Richard M. Daley won a fifth term by more than a 5-to-1 margin over his closest challenger and vowed to continue what he called his life's work - running the city that his father once led.
The rout further solidified Daley's standing as one of the most popular politicians Chicago has ever seen. His popularity rivals that of his father, Richard J. Daley, who defined the Chicago Democratic machine in his 21 years as mayor.
Some say the mayor, who seldom faces any opposition from the City Council, holds too much power. What Daley calls coalition building, critics call machine politics.
But Daley scoffed at suggestions that he is too powerful.
"I don't have the power, the people have the power," Daley said after Tuesday's landslide victory. "If a public official believes they have the power because the people voted for you, boy, that is a great mistake."
Daley appeared to have won in each of Chicago's 50 wards in the nonpartisan election, crushing challenges from two black ministers - the Rev. Paul Jakes and the Rev. Joseph McAfee - and black businesswoman Patricia McAllister.
"I take pride in the fact that Chicago's united today, and that our victory was built in every community," Daley said.
With 97 percent of precincts reporting unofficial results, Daley had 79 percent, or 353,874 votes. Jakes, his closest challenger, had 14 percent, or 62,593 votes. The mayor needed to win a majority of the vote to avoid an April runoff.
Daley, 60, has been credited with improving schools, revitalizing downtown and beautifying the city since becoming mayor in 1989. He has easily beaten a succession of black politicians and community leaders in a city where blacks outnumber whites and Hispanics.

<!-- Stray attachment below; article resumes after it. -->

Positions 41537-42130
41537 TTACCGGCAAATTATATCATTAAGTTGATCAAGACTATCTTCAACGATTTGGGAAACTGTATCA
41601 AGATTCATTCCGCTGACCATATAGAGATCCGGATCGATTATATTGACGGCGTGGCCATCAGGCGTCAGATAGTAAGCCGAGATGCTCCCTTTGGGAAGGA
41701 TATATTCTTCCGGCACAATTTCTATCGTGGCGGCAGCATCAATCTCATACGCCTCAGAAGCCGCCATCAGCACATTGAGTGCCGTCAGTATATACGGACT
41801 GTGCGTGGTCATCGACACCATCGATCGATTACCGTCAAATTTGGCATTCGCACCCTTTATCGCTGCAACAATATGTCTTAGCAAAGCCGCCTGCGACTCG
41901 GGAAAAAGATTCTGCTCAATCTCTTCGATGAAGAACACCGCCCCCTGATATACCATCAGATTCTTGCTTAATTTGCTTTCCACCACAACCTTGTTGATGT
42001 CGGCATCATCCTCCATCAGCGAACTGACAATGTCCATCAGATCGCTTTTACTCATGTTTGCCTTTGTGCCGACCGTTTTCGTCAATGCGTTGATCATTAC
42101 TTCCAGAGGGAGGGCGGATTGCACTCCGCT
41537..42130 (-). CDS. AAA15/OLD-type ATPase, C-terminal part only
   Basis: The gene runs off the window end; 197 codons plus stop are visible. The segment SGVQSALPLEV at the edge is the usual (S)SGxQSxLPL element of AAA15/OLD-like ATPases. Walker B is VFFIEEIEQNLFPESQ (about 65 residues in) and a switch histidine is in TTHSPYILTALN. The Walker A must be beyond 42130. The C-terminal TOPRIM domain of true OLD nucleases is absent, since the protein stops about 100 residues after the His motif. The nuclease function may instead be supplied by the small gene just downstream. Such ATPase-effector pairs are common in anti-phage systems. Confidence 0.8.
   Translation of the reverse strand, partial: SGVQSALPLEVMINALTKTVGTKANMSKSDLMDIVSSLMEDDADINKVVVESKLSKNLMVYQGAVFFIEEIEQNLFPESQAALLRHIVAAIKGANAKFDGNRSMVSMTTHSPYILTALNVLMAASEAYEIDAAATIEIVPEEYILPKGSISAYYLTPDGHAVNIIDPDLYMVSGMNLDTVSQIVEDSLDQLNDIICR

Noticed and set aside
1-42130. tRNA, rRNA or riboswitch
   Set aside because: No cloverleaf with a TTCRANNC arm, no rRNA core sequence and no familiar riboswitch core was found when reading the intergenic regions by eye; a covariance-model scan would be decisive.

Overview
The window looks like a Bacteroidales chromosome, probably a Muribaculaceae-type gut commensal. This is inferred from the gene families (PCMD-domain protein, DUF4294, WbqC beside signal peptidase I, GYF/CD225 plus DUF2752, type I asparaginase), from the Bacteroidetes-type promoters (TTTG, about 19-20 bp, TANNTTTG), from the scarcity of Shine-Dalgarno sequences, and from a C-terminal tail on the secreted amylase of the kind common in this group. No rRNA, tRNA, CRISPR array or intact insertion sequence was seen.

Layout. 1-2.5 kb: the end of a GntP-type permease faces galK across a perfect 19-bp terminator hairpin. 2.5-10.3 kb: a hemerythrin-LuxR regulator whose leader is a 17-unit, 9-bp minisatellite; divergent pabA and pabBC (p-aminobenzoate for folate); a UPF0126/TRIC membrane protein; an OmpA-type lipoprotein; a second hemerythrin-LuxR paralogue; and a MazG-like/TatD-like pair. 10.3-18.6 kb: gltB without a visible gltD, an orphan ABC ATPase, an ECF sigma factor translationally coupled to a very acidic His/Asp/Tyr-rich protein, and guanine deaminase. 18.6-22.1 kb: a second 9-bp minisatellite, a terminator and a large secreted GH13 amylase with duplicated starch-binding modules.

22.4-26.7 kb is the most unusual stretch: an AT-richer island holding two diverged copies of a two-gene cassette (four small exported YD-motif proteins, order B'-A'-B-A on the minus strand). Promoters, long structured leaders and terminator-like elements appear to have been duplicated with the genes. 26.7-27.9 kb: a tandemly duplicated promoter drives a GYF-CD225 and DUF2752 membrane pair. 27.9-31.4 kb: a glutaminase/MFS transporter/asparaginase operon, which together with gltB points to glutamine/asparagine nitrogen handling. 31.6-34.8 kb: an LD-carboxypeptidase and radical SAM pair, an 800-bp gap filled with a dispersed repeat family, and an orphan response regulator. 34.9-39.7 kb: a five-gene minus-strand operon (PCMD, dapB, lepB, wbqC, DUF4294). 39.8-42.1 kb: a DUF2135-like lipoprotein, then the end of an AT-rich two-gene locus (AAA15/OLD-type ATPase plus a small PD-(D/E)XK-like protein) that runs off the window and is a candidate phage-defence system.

"He has a genius about being able to sense how the people feel about an issue and then decide on the issue the way they would want him to," said former Illinois Attorney General Neil Hartigan, a Democrat.
Daley emerged victorious after an unusually quiet campaign in a city known for its raucous politics.
"I want to thank you for giving me the opportunity to continue the work of my life, the work of making this great city even greater," Daley told supporters at a brief victory party.
The election came during a time of mourning for the city and the mayor's own family. Twenty-one people died in a nightclub stampede on Feb. 17, just a day after the death of Daley's 95-year-old mother, Eleanor "Sis" Daley.
Daley asked for a moment of silence during his victory speech in memory of the victims of the stampede as well as the 97 people killed Thursday in a Rhode Island nightclub fire.
Chicago Board of Elections spokesman Tom Leach said voter turnout Tuesday was expected to be about 34 percent, a record low for a municipal election. The previous low of 38.5 percent came in 1947.
By Eric Fidler